Multiple studies have documented that massive numbers of jobs are at risk as programmed devices many of them smart, autonomous systems continue their march into workplaces. A recent study by labor economists found that one more robot per thousand workers reduces the employment to population ratio by about.18-0.34 percentage points and wages.25-0.5 percent. When Pew Research Center and Elon Universitys Imagining the Internet Center asked experts in 2014 whether ai and robotics would create more jobs than they would destroy, the verdict was evenly split : 48 of the respondents envisioned a future where more jobs are lost. Since that expert canvassing, the future of jobs has been at the top of the agenda at many major conferences globally. Several policy and market-based solutions have been promoted to address the loss of employment and wages forecast by technologists and economists. A key idea emerging from many conversations, including one of the lynchpin discussions at the world Economic Forum supermarket in 2016, is that changes in educational and learning environments are necessary to help people stay employable in the labor force of the future. Among the six overall findings in a new 184-page report from the national Academies of Sciences, the experts recommended: The education system will need to adapt to prepare individuals for the changing labor market.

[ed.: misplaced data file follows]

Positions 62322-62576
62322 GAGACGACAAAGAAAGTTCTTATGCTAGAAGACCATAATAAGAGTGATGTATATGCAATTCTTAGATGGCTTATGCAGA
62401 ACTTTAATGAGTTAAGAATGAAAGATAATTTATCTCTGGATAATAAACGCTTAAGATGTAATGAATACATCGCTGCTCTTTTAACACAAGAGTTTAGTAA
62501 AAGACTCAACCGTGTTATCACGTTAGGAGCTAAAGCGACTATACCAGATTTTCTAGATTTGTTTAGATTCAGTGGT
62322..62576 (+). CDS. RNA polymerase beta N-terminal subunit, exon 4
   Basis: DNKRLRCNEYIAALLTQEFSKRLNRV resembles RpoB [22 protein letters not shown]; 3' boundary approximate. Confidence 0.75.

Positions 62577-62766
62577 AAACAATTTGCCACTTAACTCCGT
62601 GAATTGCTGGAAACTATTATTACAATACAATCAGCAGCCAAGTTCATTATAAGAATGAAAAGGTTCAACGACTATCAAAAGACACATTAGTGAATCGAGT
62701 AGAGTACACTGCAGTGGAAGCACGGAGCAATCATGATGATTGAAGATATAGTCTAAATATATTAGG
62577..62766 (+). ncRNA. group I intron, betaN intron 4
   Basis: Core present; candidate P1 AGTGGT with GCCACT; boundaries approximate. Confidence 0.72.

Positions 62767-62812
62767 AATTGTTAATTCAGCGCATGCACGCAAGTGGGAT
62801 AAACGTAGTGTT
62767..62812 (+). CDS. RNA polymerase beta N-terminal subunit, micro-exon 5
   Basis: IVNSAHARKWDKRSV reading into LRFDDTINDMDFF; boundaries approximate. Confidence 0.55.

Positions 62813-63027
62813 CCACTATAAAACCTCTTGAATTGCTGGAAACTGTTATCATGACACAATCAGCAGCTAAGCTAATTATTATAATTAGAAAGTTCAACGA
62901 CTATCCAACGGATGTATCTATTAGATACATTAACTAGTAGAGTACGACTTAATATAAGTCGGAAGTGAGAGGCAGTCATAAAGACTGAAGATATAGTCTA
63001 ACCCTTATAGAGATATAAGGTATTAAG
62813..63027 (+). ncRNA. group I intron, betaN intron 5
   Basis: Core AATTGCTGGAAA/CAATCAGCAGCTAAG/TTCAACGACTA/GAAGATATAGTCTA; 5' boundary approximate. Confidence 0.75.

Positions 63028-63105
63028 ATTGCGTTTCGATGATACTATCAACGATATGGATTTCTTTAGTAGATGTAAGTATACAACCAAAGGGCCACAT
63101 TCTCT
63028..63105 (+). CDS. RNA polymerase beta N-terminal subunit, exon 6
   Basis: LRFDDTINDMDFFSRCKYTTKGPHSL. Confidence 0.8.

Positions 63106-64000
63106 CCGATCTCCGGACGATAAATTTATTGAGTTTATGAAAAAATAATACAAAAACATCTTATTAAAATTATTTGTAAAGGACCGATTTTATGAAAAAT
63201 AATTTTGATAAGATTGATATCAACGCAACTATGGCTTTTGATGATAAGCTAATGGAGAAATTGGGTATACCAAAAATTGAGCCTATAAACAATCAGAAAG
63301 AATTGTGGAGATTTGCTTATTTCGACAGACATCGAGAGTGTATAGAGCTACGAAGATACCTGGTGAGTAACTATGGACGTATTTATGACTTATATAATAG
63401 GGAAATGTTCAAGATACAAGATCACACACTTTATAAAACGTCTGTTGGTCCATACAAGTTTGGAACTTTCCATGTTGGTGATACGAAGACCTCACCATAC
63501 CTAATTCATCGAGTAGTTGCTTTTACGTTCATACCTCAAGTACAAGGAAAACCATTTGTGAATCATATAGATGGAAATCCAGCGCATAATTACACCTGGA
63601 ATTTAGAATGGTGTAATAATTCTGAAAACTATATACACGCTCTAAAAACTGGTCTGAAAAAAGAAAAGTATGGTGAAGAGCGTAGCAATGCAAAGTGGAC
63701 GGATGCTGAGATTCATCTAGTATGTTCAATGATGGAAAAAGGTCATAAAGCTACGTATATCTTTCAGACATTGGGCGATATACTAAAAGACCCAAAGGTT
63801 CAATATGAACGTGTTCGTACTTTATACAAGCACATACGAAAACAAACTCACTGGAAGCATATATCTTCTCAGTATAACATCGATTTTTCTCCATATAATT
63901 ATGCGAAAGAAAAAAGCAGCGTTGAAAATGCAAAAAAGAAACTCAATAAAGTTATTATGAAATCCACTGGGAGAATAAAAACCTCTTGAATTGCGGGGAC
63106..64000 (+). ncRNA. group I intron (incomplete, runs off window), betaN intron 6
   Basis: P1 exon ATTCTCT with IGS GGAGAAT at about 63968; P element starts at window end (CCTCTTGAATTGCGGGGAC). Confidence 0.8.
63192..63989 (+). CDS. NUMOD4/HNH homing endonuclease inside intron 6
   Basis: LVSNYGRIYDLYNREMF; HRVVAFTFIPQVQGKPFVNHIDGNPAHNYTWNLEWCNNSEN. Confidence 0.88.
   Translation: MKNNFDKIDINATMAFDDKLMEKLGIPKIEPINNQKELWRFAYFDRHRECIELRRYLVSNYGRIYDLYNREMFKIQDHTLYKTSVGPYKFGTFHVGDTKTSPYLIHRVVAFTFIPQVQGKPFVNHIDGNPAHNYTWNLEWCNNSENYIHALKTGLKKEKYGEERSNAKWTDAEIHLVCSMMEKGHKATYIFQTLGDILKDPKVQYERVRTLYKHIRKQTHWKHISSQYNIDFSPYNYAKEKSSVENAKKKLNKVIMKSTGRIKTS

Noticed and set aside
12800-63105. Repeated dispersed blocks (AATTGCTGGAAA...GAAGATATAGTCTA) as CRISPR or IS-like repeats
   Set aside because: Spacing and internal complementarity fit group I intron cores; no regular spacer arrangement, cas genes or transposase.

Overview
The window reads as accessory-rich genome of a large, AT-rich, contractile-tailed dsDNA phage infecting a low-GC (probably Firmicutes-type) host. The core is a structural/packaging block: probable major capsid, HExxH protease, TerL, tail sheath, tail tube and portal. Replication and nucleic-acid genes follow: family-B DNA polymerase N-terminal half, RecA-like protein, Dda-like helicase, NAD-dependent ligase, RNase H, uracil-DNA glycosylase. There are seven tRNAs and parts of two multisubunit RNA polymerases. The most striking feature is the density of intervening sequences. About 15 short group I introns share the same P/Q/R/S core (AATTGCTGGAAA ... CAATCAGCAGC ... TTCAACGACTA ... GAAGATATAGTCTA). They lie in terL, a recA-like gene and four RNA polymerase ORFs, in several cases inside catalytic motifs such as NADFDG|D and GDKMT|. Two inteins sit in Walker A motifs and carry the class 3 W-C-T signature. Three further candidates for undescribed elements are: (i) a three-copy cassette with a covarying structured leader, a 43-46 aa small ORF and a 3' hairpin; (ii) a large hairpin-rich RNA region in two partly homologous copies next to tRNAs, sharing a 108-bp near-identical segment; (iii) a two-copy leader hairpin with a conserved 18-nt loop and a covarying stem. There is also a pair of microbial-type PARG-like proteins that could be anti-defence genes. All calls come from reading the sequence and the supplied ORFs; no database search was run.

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As robots, automation and artificial intelligence perform more tasks and there is massive disruption of jobs, experts say a wider array of education and skills-building programs will be created to meet new demands. There are two uncertainties: Will well-prepared workers be able to keep up in the race with ai tools? And will market capitalism survive? (Bill oleary/The washington Post machines are eating humans jobs talents. And its not just about jobs that are repetitive and low-skill. Automation, robotics, algorithms and artificial intelligence (AI) in recent times have shown they can do equal or sometimes even better work than humans who are dermatologists, insurance claims adjusters, lawyers, seismic testers in oil fields, sports journalists and financial reporters, crew members on guided-missile destroyers. Moreover, there is growing anxiety that technology developments on the near horizon will crush the jobs of the millions who drive cars and trucks, analyze medical tests and data, perform middle management chores, dispense medicine, trade stocks and evaluate markets, fight on battlefields, perform government. People will create the jobs of the future, not simply train for them, and technology is already central. It will undoubtedly play a greater role in the years ahead.essay